- A union estimates that more than 1,000 employees are on container ships or bulk carriers now, abandoned.
- Shipping companies sometimes just abandon a ship when the cost of repairs is too high or they’re deep in debt.
- Shipping industry laws and regulations, and the lack of accountability for shipping companies, contribute to the problem.
A recent news article published in the Newser states that companies Abandon Ships, and Crews, in Record Numbers.
The Ever Given Incident
After the Ever Given was freed from the Suez Canal, its crew was held on the ship for four months while the owners agreed to a financial settlement with Egyptian authorities.
It’s not unusual in the shipping industry for crews to be detained or merely abandoned, without pay, with no way to go home.
Such abandonments seem to be reaching record numbers, the Wall Street Journal reports, after more than doubling from 2019 to 2020, to 85.
A union estimates that more than 1,000 employees are on container ships or bulk carriers now, abandoned, but the true number might well be higher.
Some are stuck for years on ships that have run out of food and fuel.
Cost of repairs and deep debt are the reasons
Conditions are brutal. Some of the 14 workers on a cargo ship that’s out of food have thought about suicide.
“We cannot survive here,” an engineer on an abandoned ship off Iran said in a video. “Please help us.”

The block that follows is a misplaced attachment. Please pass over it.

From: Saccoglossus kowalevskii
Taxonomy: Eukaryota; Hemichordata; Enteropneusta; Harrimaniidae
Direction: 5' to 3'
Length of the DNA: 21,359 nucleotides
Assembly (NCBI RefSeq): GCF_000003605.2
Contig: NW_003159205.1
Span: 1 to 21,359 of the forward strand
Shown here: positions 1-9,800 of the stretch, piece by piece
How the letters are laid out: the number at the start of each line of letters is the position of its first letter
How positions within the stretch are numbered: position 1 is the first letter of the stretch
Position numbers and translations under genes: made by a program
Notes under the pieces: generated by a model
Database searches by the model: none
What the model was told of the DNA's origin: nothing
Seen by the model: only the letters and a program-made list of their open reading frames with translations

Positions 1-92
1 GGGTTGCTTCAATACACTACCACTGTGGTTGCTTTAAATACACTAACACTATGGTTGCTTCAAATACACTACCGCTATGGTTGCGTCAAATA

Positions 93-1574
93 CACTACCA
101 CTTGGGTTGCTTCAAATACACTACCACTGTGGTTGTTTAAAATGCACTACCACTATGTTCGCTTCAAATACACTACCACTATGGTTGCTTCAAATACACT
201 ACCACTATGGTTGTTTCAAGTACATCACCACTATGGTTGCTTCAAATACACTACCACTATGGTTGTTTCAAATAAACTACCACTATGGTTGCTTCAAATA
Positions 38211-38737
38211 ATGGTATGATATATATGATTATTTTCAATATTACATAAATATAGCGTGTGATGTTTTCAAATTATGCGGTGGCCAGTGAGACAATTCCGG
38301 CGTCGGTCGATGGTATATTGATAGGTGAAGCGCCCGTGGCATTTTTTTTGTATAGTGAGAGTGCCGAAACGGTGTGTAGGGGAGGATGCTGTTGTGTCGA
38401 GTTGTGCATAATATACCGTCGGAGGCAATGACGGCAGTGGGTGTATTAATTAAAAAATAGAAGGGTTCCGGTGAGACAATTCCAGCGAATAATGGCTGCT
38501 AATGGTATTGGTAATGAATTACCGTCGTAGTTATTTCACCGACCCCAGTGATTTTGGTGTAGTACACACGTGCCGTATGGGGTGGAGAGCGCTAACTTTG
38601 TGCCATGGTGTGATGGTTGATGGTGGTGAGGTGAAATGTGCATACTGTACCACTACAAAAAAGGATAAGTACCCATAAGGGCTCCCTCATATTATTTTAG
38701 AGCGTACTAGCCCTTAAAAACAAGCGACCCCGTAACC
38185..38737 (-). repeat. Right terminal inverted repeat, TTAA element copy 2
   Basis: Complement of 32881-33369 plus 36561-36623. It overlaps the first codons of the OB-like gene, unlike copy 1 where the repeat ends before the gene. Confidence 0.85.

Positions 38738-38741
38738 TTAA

An official with the International Transport Workers’ Federation who receives dozens of pleading messages from crew members each day said, “It’s a global humanitarian crisis.”
Four crewmen spent 32 months 12 miles offshore trying to stretch rations—“Breakfast, lunch and dinner, all we ate was rice,” one said—before begging a charity for food.
Shipping industry laws and regulations
Shipping industry laws and regulations, and the lack of accountability for shipping companies, contribute to the problem, per the Journal.
The countries where ships are registered, called flag states, are supposed to make owners look after the crews—including supplying them with provisions, paying them on time, and repatriating them when their contracts are up.
That doesn’t always happen, and nobody enforces the rules, said the founder of Human Rights at Sea, an advocacy group. “The flag state hot-potato exercise helps people offload the problem—it’s no one’s responsibility,” he said. (Read the full Journal piece for much more.)
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